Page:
We Have No Right to Happiness by C.S. Lewis: Quotations

C.s.lewis3This opinion piece was published in the Saturday Evening Post, December 11, 1963. It was C.S. Lewis’ last written work prior to his death. Here he examines the tragedy that awaits those who dispose the eternal law from behind the principle of ‘the right to happiness’: first it becomes ‘the right to (sexual) happiness’, and eventually ‘the right to happiness (in all things)’. “And then, though our technological skill may help us survive a little longer, our civilization will have died at heart, and will – one dare not even add ‘unfortunately’ – be swept away.”

“A right to happiness doesn’t, for me, make much more sense than a right to be six feet tall, or have a millionaire for your father, or to get good weather whenever you want to have a picnic.” – C.S Lewis, We Have No Right to Happiness

“They meant ‘to pursue happiness by all lawful means’; that is, by all means which the Law of Nature eternally sanctions and which the laws of the nation shall sanction.” – C.S Lewis, We Have No Right to Happiness

“When I was a youngster, all the progressive people were saying, ‘Why all this prudery? Let us treat sex just as we treat all our other impulses.’ I was simple-minded enough to believe they mean what they said. I have since discovered that they meant exactly the opposite. They meant that sex was to be treated as no other impulse in our nature has ever been treated by civilized people.” – C.S Lewis, We Have No Right to Happiness

“Absolute obedience to your instinct for self-preservation is what we call cowardice; t your acquisitive impulse, avarice.” – C.S Lewis, We Have No Right to Happiness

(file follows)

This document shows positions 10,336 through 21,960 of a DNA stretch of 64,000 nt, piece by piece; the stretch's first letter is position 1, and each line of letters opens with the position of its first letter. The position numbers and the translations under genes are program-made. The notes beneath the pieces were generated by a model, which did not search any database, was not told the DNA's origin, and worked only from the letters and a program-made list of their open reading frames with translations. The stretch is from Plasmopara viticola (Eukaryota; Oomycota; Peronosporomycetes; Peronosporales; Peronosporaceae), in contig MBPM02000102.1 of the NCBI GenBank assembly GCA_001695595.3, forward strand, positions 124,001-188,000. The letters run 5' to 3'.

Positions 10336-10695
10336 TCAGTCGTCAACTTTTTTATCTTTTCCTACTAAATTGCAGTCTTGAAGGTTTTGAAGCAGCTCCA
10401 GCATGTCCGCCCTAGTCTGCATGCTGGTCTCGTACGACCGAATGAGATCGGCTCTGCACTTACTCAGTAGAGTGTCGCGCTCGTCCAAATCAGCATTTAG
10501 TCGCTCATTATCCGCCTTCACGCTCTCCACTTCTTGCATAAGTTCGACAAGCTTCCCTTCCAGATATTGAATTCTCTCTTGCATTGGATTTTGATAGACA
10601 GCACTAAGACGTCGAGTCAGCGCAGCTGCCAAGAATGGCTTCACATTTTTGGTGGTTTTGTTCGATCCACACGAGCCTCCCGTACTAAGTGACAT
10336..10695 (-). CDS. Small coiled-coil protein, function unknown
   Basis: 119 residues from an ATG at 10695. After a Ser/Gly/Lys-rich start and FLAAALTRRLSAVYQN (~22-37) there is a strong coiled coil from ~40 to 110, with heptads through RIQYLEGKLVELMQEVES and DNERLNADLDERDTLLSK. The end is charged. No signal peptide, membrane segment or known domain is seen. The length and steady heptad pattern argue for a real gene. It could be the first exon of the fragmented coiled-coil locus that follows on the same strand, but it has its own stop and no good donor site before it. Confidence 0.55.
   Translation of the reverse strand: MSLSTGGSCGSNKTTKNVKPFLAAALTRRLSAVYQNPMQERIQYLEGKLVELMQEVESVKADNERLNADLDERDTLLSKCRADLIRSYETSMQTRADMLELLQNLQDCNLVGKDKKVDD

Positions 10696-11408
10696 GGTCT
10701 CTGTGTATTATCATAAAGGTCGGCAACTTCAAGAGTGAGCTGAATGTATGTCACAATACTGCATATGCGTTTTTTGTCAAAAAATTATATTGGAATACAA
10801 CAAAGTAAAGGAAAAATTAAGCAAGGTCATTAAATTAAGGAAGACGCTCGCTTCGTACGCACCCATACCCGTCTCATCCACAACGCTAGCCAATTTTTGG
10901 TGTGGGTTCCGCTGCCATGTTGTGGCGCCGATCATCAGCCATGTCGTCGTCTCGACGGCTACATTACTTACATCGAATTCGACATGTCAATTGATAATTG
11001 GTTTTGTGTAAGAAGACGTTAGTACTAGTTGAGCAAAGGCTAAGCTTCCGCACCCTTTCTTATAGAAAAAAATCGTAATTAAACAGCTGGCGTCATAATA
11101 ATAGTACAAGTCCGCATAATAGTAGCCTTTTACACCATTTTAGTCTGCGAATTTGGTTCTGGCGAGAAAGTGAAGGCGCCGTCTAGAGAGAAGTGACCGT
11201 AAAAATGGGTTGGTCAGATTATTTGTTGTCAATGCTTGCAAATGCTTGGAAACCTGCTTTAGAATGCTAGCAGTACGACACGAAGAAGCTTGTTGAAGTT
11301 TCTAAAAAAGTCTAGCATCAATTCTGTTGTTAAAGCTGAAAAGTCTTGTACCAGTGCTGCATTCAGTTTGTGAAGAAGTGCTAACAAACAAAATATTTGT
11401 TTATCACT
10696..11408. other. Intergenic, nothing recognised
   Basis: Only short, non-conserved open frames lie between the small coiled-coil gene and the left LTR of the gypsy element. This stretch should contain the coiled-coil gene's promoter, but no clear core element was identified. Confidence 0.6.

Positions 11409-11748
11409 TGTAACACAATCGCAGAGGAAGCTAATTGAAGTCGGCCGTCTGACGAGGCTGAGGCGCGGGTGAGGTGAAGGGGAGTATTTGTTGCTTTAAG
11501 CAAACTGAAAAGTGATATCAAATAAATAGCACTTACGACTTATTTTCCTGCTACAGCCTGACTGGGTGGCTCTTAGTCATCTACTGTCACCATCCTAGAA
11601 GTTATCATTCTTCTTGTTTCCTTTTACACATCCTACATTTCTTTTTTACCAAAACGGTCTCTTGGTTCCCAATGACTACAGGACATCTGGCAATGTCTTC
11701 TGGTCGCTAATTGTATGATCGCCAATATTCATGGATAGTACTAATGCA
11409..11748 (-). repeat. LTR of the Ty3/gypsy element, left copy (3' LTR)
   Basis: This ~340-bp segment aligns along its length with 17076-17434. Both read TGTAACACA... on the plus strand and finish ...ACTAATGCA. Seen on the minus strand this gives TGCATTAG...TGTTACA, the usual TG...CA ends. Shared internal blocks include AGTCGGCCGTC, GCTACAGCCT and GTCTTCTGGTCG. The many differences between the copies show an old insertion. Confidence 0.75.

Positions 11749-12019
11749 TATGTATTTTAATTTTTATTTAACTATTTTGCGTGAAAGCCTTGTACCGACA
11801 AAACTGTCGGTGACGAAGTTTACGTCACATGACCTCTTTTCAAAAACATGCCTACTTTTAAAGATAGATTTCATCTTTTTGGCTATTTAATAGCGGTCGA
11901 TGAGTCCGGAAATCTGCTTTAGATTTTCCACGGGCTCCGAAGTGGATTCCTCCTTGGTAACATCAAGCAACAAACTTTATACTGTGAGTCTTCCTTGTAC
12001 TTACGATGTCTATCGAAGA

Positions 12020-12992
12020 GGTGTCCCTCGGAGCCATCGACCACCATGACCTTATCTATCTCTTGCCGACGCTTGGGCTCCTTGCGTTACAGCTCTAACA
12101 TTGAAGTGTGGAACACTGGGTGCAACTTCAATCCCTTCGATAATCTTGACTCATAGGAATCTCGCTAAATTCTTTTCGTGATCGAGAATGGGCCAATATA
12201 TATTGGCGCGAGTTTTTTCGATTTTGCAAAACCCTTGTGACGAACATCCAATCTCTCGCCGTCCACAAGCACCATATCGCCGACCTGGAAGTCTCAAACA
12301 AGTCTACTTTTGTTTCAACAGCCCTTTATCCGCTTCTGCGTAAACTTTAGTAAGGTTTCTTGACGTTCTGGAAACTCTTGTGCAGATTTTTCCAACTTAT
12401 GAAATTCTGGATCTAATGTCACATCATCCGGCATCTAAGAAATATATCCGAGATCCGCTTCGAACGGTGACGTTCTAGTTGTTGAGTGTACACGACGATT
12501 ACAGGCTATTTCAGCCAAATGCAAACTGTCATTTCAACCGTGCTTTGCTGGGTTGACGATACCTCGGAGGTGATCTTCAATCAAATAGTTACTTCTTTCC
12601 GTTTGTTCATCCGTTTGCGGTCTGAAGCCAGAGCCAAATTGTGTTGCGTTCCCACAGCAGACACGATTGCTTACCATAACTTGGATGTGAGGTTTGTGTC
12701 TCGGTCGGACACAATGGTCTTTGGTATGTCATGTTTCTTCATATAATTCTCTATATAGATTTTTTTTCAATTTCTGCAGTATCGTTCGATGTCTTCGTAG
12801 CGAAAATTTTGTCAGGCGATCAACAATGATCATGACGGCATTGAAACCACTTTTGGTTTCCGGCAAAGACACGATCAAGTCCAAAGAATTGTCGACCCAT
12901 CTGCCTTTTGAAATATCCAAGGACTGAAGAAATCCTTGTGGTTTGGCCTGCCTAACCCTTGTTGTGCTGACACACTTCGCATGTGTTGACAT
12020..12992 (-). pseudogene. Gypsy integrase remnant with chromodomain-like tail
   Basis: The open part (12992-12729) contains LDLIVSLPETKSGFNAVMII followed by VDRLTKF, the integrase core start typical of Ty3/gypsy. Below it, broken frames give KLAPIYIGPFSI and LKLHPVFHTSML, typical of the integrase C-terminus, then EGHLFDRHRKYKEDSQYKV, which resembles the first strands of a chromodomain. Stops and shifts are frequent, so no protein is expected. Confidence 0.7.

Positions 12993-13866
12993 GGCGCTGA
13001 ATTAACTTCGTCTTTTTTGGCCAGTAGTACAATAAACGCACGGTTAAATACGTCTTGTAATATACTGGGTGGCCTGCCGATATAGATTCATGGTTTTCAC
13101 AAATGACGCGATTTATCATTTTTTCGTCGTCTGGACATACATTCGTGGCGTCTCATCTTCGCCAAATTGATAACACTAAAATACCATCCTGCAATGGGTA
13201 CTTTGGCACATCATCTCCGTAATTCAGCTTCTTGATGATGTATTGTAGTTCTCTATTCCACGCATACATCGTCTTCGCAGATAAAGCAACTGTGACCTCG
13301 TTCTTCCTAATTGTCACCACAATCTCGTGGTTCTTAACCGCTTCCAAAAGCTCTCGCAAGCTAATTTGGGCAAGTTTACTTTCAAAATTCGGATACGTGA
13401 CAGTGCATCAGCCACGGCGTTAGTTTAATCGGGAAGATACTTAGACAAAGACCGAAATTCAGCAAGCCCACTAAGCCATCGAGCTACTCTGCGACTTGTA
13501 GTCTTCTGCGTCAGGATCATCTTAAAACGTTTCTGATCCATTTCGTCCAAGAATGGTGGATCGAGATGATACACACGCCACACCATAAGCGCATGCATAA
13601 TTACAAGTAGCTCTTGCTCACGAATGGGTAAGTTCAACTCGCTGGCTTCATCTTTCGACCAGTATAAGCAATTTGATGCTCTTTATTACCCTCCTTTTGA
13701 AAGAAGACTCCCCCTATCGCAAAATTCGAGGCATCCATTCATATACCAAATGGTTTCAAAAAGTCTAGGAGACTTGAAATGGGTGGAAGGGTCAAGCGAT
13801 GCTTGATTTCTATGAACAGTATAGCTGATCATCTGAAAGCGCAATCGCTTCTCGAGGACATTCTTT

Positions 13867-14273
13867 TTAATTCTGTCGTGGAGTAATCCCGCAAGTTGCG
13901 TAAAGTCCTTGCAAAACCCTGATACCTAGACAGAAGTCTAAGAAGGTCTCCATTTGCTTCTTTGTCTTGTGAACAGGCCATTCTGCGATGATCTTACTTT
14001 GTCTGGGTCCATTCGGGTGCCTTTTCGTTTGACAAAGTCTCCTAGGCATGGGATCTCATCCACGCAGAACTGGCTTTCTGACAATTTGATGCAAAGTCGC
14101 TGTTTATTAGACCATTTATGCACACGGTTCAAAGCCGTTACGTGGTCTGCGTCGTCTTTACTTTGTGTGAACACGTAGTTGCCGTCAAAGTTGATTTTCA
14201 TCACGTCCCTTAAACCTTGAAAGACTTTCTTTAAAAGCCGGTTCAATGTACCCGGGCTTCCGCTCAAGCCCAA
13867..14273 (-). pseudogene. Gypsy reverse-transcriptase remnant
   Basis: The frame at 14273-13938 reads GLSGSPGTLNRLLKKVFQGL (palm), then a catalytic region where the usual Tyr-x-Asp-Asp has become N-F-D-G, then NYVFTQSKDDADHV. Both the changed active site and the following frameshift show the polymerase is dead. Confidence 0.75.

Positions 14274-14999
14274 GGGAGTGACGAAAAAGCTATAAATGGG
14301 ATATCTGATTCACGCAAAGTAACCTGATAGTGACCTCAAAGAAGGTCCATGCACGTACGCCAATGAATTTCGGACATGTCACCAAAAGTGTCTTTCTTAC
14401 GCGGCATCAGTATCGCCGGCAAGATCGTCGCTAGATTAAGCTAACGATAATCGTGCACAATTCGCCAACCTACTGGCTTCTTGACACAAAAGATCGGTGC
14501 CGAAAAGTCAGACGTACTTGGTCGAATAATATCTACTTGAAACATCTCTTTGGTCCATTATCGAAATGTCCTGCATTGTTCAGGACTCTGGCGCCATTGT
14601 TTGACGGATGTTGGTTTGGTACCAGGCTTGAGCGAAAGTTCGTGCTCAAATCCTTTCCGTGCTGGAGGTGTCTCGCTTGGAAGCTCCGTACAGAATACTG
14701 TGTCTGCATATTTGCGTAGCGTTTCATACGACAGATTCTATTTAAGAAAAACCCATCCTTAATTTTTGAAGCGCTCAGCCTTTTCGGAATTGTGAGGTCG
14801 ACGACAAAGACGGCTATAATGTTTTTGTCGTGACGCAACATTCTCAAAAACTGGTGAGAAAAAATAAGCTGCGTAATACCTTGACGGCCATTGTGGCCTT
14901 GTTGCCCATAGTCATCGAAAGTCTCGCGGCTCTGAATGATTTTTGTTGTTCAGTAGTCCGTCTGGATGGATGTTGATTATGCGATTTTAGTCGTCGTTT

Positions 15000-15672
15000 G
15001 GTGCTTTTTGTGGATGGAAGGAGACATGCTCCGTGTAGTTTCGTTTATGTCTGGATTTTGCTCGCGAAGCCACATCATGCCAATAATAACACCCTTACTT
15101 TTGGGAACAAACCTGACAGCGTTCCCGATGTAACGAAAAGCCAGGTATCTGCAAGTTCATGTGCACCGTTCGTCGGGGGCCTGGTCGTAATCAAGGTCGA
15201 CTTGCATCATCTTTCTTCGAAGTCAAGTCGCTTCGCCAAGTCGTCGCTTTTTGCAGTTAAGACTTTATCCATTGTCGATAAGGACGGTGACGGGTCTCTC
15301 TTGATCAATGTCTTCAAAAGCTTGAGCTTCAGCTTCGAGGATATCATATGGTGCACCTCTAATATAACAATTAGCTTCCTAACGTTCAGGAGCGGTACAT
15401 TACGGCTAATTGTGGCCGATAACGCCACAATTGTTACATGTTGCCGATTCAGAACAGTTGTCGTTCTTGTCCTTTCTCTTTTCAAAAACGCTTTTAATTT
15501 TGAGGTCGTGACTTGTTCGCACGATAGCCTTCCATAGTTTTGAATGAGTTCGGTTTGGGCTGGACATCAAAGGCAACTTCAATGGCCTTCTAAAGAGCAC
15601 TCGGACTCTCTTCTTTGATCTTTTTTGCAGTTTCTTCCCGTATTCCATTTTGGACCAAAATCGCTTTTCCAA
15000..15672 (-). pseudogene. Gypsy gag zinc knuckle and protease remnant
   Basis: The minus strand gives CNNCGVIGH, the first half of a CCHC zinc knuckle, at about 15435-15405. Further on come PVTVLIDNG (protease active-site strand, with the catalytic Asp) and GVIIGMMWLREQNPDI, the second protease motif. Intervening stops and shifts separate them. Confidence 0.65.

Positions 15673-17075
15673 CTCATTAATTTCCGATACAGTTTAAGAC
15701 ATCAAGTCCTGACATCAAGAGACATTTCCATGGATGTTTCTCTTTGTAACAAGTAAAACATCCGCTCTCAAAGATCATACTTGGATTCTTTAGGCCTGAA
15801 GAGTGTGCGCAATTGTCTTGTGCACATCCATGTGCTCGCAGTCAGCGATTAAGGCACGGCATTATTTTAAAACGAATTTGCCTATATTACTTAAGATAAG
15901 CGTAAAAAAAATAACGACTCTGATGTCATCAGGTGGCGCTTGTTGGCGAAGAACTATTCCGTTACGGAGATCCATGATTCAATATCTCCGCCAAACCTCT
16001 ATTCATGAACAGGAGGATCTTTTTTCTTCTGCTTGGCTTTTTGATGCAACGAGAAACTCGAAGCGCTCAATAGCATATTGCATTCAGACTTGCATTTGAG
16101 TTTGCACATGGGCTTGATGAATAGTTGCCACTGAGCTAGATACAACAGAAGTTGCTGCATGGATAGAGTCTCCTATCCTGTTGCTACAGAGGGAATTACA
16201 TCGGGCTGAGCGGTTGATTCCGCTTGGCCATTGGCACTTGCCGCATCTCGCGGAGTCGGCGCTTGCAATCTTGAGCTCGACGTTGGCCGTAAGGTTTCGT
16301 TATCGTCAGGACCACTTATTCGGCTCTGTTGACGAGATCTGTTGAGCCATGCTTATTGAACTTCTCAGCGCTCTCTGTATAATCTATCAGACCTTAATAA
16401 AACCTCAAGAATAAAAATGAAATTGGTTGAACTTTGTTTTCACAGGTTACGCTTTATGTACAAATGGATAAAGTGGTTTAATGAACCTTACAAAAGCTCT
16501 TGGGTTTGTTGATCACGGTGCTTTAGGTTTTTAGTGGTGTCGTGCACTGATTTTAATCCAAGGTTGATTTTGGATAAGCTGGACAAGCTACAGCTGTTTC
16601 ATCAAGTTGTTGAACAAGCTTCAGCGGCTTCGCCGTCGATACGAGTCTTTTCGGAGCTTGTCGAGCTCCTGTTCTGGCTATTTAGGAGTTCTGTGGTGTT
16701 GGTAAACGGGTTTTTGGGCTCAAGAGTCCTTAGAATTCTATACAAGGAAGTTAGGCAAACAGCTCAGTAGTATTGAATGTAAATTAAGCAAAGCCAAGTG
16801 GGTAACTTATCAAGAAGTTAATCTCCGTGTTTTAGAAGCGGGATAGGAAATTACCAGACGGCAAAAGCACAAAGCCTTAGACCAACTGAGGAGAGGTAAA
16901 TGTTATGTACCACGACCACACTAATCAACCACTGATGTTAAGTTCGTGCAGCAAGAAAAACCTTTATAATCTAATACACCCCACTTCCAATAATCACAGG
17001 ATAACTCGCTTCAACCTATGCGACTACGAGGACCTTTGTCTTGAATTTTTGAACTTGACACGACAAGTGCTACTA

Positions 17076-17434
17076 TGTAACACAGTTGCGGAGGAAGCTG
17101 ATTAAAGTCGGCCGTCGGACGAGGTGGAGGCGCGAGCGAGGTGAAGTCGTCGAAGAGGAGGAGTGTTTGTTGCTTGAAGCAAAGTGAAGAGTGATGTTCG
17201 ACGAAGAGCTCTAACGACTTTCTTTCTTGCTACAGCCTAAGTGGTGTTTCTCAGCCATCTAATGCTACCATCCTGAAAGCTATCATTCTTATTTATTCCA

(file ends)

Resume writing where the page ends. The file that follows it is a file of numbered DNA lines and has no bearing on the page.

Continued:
“If I object to boys who seal my nectarines, must I be supposed to disapprove of nectarines in general? Or even of boys in general? It might, you know, be stealing that I disapproved of.” – C.S Lewis, We Have No Right to Happiness

“The real situation is skillfully concealed by saying that the question of MR. A’s ‘right’ to desert his wife is one of ‘sexual morality.’ Robbing an orchard is not an offense against some special morality called ‘fruit morality.’ It is an offense against honest. Mr. A’s action is an offense against good faith (to solemn promises), against gratitude (Toward one to whom he was deeply indebted) and against common humanity.” – C.S Lewis, We Have No Right to Happiness

“When two people achieve lasting happiness, this is not solely because they are great lovers but because they are also – I must put it crudely – good people; controlled, loyal, fair-minded mutually adaptable people.” – C.S Lewis, We Have No Right to Happiness

“If we establish a ‘right to (sexual) happiness” which supersedes all the ordinary rules of behavior, we do so not because of what our passion shows itself to be in experience bu because of what it professes to be while we are in the grip of it.” – C.S Lewis, We Have No Right to Happiness

 

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